The Cayman Islands Government’s settlement with Cayman General Insurance for Hurricane Ivan losses is attracting attention because of an apparent inequity in the value of company shares received in lieu of payment for some of the negotiated claim.
Leader of Government Business Kurt Tibbetts outlined the terms of the CGI settlement last week. He said the original claim was for CI$108 million and that the figure was adjusted down to CI$70 million after negotiations.
The Government received two cash payments which comprised an initial payment of CI$15 million and a final payment of CI$35 million.
‘Government received 24 per cent shares in [Cayman General Insurance] in lieu of the balance,’ Mr. Tibbetts said.
In essence, government, therefore gave up CI$20 million in valid insurance claims for 24.2 per cent of CGI.
However, Barbados-based Sagicor Group subsequently only paid US$10 million (CI$8 million) for 51 per cent of CGI. Sagicor thus received more than twice the share the Government received for 40 per cent of the ostensible cost.
The apparent disparity has been brought to the attention of the Auditor General’s office.
‘My office is looking at this and we’ll be issuing a report to the Legislative Assembly in the near future,’ Auditor General Dan Duguay said Thursday.
Questions put to Financial Secretary Kenneth Jefferson as to the value placed on the Cayman General shares in the Government’s accounting were unanswered through press time.
Mr. Duguay said he did not know the answer but that he was also interested in finding out what value Government would use.
‘We have not seen the consolidated financial statements yet,’ he said ‘We will be looking at the value and comparing it to the known value of the company. If the Government overvalues it, we’ll want them to qualify their accounts.’
Cayman National Corporation president Stuart Dack was off the island and unavailable for comment.
However, last year prior to the sale of shares to Sagicor, Mr. Dack said in an interview that the settlement was fair and consistent with what should be expected in such a claim.
Mr. Dack also said that the value of the Government’s claim was never definitively determined, partially because some of the supporting documentation was destroyed in the hurricane. The claim process was therefore shortened considerably by the settlement, he said.
At the time, which was before the sale to Sagicor, Mr. Dack discounted suggestions that the 24 per cent stake of CGI the Government received as part of the settlement had little value.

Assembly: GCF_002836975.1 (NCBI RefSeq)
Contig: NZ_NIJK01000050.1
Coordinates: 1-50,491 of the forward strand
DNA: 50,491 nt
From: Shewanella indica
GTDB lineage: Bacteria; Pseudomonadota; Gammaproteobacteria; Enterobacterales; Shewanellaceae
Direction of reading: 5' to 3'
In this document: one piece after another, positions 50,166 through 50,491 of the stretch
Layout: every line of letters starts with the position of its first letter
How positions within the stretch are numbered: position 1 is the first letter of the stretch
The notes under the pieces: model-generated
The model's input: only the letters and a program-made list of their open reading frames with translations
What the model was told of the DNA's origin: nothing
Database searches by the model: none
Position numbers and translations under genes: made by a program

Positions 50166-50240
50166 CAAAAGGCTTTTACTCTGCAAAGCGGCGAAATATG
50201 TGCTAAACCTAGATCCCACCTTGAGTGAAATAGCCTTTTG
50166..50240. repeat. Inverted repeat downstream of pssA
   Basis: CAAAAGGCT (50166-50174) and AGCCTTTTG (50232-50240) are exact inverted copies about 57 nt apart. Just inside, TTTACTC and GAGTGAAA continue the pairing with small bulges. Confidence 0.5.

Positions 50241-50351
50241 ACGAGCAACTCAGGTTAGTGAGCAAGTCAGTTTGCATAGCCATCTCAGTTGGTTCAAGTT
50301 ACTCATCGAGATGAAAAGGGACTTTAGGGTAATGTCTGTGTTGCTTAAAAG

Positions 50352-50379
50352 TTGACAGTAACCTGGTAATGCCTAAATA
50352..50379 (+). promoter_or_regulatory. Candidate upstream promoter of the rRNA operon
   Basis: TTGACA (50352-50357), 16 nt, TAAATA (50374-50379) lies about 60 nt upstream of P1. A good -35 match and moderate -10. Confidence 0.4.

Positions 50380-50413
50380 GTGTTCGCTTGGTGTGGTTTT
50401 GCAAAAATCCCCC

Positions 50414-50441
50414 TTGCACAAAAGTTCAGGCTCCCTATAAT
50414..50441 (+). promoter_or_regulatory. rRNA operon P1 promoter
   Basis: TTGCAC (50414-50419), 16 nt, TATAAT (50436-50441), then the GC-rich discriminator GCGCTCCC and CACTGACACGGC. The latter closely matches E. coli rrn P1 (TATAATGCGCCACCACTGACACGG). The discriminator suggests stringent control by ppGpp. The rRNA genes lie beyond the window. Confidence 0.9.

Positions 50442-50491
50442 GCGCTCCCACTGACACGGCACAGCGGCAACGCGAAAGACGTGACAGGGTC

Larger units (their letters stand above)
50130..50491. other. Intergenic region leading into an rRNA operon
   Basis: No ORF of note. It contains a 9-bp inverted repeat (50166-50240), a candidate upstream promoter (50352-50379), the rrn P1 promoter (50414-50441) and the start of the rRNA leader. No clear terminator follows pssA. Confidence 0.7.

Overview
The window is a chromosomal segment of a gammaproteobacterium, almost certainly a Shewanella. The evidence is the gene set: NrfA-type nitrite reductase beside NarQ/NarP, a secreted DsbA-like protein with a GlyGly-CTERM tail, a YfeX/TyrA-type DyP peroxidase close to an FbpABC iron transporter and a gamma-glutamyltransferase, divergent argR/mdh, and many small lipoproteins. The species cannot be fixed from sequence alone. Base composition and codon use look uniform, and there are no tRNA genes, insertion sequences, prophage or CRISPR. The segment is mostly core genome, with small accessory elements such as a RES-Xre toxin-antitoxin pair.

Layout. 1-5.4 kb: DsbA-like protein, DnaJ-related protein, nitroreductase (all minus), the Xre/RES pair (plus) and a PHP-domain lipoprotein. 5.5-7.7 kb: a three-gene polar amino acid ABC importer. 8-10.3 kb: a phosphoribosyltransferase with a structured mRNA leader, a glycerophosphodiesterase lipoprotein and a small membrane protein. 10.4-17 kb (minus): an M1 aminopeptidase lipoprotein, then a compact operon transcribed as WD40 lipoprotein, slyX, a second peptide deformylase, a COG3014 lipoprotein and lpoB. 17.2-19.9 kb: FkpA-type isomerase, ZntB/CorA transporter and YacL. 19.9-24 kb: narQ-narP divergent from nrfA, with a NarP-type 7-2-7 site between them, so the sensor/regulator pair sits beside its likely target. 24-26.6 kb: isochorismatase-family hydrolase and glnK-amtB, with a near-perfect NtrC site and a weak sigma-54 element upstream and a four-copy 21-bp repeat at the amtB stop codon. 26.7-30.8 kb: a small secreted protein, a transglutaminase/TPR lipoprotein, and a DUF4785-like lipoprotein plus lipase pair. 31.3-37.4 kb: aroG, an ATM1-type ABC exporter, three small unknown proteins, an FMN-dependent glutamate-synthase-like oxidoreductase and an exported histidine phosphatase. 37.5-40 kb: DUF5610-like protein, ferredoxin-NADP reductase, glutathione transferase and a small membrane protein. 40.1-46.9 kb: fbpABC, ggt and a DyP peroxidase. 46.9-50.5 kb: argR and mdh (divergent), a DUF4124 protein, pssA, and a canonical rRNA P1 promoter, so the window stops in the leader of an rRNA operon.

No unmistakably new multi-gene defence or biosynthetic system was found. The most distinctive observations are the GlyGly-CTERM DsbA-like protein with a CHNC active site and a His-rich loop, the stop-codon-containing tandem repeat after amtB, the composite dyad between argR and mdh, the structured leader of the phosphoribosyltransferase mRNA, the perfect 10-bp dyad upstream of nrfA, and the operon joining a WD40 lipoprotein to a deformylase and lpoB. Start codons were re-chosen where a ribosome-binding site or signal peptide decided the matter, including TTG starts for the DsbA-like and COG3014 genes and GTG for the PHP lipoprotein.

‘Given the survival of the company and its potential with a new regional partner, its future fortunes and value could be considered enhanced from even its pre-Ivan position,’ he said at the time.
Cayman General paid out some $270 million in claims after Hurricane Ivan, and the Cayman Islands Government was its largest insured entity.
Former Leader of Government Business McKeeva Bush, who was a part of the Cabinet majority that approved the CGI settlement, defended the move on Thursday.
‘We never looked so much at the value of the shares,’ he said.
‘If we had not helped [Cayman General Insurance], thousands would have lost.’
Mr. Bush said two Cayman National Corporation directors came to the Cabinet and made their case for a settlement.
‘They said it could very well affect [Cayman National Bank],’ he said. ‘From that perspective, we said we had to do something to help.’
Mr. Bush said there were two paramount concerns at the time: first, that a failure of CGI could affect the bank; and secondly, that a failure of CGI would mean that thousands of people with home, automobile or other property insurance would have lost their insurance pay-outs.
‘And if the bank had been affected, hundreds of people would have been unemployed,’ he said.
In addition, Mr. Bush said if Cayman National Bank had failed, it could have had serious international implications.
Mr. Bush said Cayman National was the first to approach the Government and make its case for help.
‘We could not help everyone,’ he said, referring to the subsequent failure of Jamaica-based Dyoll insurance.
‘I was insured with Dyoll and I lost – me and my mother – with Dyoll,’ he said.
Mr. Bush pointed out that the settlement had nothing to do with helping out prominent individual shareholders of Cayman National Corporation, and he noted that two of them – Truman Bodden and Benson Ebanks – are long-time strong political adversaries.
‘I have no regrets in doing it,’ he said. ‘I know what we did and I know that it is something we had to do. This was the country we were talking about.’